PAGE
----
Sunday, September 8, 2019
My rating: 4 of 5 stars
I very much enjoyed being challenged in my thinking by the two novellas in this collection. It contains two very different stories: Caught Between Love and Loss, and the title story, A Refugee’s Rage.
Caught Between Love and Loss
This story starts out as if it is going to be a story about Richard, a guy who buys a block of land in the bush and decides to build a house on it, but then gradually becomes a story about his girlfriend, Rachel, as she struggles to define what her relationship with Richard is. Is he just a lover? Perhaps a potential long-term boyfriend? Is she in love with him? Or is she just in love with the idea of building a house and living in a beautiful rural Australia setting? The house becomes a metaphor for their relationship as the reader wonders whether it will ever be complete. The story tugs at the heart as you hope they can find a way to really connect.
A Refugee’s Rage
In contrast to the first story, A Refugees Rage is a very angry story. It is the story of a sixteen-year-old Romanian refugee, Alexlandru, in Rome. He has had to look after himself for most of his life and will do anything to survive. He is a volatile character who readily resorts to violence to survive. The story is written in the first person so the reader sees the world almost exclusively through the eyes of someone who is not only a refugee in a foreign land, but in many ways a refugee from society. One day he meets a Syrian refugee, Ara, and the story revolves around their attempts to survive and whether his desire to survive will allow him to develop a relationship with her.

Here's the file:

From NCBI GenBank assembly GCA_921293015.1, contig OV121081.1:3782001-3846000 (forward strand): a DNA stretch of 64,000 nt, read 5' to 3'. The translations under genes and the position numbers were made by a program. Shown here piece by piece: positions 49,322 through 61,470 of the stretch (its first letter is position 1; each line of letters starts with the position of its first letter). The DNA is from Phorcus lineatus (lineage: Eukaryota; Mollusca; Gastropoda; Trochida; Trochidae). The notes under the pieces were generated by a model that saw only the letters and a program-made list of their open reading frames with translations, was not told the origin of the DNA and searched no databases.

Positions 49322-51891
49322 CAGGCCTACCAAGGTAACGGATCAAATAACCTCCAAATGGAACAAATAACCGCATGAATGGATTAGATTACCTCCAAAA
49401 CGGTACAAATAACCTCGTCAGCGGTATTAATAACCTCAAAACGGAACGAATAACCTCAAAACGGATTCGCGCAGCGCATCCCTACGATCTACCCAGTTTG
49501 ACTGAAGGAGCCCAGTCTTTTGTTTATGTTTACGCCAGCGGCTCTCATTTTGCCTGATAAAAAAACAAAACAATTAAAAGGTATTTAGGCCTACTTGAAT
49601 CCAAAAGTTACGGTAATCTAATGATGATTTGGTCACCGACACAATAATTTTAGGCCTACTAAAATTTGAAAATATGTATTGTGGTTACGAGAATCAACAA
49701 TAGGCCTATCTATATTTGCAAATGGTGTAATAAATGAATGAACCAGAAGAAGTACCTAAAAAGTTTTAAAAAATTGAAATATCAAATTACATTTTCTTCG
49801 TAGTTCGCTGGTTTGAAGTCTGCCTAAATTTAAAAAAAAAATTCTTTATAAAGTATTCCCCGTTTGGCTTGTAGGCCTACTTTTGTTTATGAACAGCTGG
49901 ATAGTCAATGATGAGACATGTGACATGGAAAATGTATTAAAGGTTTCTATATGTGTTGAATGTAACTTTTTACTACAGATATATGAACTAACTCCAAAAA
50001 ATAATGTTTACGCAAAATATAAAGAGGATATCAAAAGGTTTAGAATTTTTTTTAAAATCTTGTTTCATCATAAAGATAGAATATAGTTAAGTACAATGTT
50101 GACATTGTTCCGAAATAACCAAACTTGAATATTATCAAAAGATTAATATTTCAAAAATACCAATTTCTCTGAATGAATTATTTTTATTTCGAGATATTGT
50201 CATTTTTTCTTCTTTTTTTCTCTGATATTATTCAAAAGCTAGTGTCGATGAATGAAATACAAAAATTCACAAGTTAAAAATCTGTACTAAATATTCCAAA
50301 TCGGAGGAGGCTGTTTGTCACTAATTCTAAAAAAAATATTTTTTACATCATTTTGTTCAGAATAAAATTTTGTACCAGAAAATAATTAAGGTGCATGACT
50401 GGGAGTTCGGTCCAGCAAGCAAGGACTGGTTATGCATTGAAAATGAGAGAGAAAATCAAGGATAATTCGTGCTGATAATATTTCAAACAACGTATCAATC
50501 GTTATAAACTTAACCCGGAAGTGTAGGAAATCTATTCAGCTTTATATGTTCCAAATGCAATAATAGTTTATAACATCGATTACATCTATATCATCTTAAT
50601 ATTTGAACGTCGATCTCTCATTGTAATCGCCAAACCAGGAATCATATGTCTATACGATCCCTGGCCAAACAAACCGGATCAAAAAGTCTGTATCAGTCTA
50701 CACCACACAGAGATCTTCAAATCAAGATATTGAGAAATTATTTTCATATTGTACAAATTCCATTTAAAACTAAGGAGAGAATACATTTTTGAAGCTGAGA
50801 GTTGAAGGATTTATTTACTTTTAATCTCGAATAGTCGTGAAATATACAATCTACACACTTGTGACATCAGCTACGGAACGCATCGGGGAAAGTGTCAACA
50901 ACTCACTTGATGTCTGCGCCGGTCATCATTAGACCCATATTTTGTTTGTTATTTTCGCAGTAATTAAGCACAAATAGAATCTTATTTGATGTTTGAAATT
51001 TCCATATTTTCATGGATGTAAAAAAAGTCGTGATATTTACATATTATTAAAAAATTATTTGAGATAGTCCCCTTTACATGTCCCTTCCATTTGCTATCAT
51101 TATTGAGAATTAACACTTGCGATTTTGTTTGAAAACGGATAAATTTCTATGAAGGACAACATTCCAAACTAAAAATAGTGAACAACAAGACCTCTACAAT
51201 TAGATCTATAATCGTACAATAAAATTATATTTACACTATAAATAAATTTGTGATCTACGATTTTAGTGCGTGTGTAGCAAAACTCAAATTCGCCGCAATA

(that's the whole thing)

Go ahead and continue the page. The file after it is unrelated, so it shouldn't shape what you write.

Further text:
The linking factor between the stories is, I think, that both main characters are searching for a place in life. The writing is excellent and frequently poetic (Anthony J. Langford has authored a few books of poetry).
I thoroughly recommend the stories in this book as they will engage the reader while taking them out of their comfort zone.
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